Cloistered enclaves, no matter where they are, tend to be suffocating & limited petri dishes where nothing much is as great a pass time as gossip, back-stabbing and envy. Next level schadenfreude is happening. The descriptions of the opulence here didn't court my envy but the descriptions & variety of food did. I want a gastronome touring package holiday in Singapore with a side jaunt to Malay!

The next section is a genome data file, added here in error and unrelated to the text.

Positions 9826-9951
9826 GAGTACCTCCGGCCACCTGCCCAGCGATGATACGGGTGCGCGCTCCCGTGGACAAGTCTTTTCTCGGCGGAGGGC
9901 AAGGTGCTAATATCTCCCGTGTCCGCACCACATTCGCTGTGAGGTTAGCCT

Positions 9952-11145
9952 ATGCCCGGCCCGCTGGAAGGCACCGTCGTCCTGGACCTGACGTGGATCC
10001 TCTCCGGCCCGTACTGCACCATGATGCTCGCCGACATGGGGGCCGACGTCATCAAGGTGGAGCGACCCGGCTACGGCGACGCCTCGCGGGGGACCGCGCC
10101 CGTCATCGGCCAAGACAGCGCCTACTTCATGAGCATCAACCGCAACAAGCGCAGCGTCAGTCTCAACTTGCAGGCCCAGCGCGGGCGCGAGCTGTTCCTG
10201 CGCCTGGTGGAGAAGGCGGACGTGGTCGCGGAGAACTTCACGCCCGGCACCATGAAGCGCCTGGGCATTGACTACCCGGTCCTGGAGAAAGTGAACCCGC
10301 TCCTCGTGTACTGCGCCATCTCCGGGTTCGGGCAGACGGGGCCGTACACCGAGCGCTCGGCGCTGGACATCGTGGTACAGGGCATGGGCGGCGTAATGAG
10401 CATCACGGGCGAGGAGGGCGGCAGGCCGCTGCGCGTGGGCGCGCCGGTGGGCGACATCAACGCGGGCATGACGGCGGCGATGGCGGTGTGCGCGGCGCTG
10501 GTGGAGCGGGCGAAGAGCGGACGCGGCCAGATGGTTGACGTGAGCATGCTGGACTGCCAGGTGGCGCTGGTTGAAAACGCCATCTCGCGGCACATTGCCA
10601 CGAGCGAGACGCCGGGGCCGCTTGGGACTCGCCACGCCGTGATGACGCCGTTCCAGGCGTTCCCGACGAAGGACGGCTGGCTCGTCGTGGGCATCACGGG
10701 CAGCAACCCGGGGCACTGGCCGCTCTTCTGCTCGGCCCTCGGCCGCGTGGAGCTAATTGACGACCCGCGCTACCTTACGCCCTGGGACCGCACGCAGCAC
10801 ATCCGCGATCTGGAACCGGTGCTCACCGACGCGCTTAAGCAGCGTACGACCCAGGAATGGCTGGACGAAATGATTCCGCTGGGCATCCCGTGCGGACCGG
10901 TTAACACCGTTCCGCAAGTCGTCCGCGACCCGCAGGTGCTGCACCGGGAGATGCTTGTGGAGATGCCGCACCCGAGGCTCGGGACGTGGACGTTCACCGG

One slight criticism I have is that Rachel & Nicholas' angst sometimes read as teens and not the 29 & 32 year-olds they are. This problem extended a bit to the bachelorette guests (Francesca and Amanda specifically) as well. I had to keep reminding myself that these "girls" were full grown degreed women. The ending wasn't one so much as it was a scene cut. I can't be the only reader who hoped to actually see Nick propose to Rachel. I have the second book in my TBR pile so at least I can continue with the story immediately. This was compulsive reading at its best. Definitely recommended....more